The camp’s plight worsened on April 1, when ISIL fighters surged into Yarmouk from their nearby stronghold of Hajr al-Aswad and swiftly overpowered its Palestinian defenders, Aknaf Beit Al-Maqdis, a Hamas-aligned militia. As of Thursday, ISIL had taken over 70 percent of the camp, assisted, sources said, by elements of Jabhat Al-Nusra (the Nusra Front) — Al-Qaeda’s franchise in Syria and, normally, ISIL’s chief rival.
About 2,000 people managed to escape since ISIL infiltrated, but the rest “are now trapped in a siege within a siege,” said Salim Salamah, a Yarmouk native who left in 2012 and now heads the Palestinian League for Human Rights in Syria from Sweden.
Sources on the ground describe a terrifying scene. Farouq al-Rifai, an activist from Yarmouk who said he spoke from an “adjacent neighborhood” but is in contact with many in the camp, said that pitched street battles have broken out and that sniper fire from roofs has killed fighters and civilians alike. The last remaining relief workers in the camp have been forced to flee after several were killed and others were kidnapped by ISIL.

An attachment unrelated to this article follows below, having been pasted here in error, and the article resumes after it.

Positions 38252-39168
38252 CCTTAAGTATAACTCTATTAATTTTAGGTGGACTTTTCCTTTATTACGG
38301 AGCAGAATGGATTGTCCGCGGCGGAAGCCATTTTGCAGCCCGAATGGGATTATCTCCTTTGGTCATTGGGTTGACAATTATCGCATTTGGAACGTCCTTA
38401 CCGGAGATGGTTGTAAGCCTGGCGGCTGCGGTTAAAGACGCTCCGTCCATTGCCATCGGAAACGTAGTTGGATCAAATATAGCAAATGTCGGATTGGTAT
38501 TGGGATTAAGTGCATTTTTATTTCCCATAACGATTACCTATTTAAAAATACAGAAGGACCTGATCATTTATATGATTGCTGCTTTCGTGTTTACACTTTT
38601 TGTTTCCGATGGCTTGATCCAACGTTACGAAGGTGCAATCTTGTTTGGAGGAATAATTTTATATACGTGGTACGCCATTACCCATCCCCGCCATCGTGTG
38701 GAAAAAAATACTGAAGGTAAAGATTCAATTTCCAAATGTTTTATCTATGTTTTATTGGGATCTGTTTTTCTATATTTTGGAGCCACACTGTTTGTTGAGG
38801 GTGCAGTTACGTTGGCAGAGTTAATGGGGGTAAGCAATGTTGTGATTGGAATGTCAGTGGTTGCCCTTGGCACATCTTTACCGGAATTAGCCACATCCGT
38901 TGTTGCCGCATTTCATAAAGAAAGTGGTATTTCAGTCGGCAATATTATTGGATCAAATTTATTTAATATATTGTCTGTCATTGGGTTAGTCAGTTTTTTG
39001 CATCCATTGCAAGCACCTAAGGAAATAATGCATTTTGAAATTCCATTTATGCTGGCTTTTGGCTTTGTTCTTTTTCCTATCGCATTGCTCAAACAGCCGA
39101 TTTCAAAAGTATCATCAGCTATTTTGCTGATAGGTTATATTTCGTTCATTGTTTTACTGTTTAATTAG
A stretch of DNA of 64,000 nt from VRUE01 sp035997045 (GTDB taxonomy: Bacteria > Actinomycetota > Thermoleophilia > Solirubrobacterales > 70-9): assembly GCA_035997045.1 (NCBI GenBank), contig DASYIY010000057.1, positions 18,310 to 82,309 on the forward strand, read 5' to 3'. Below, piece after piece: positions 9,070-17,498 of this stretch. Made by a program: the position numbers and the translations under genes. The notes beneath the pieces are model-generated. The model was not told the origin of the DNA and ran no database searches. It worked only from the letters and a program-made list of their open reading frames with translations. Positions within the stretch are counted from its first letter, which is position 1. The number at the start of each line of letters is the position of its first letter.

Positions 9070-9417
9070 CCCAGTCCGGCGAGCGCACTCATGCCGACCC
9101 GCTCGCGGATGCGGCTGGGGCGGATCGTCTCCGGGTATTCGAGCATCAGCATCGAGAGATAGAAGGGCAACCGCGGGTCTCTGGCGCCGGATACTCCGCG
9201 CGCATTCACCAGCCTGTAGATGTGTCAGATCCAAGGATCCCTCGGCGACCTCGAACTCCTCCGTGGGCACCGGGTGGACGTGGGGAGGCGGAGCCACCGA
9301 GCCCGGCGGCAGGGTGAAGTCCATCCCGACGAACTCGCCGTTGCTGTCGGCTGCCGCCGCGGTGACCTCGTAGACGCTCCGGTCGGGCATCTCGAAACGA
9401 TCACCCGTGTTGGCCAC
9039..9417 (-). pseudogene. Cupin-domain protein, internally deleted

Meanwhile, regime warplanes add to the chaos by dropping barrel bombs “all over the camp — north, south, east and west,” Salamah said. People are running out of food, but “they can’t leave their houses to find it because they don’t know where clashes on the ground will take place.”
Though the situation on the ground is murky, with conflicting reports that Palestinian factions in the camp have conspired with the invasion, the broad consensus is that Yarmouk has fallen casualty to a turf war between ISIL and an array of disjointed rebel factions active in the area.
BBC has more on the “coalition” between the Assad regime and Yarmouk’s Palestinian factions:
It is unclear whether all Palestinian factions in the camp have agreed to Syrian government intervention.
Anti-government Palestinian militiamen and some Free Syrian Army fighters have been leading the fight against IS.
“The operation will be conducted in cooperation between the Palestinian groups in Syria and the Syrian government through a joint operation centre,” Palestine Liberation Organisation (PLO) official Ahmed Majdalani – who is heading a Palestinian delegation in Damascus – told the BBC.
Who exactly will do what in the operation, and how the plan will work, is far from clear, the BBC’s Jim Muir reports from Beirut.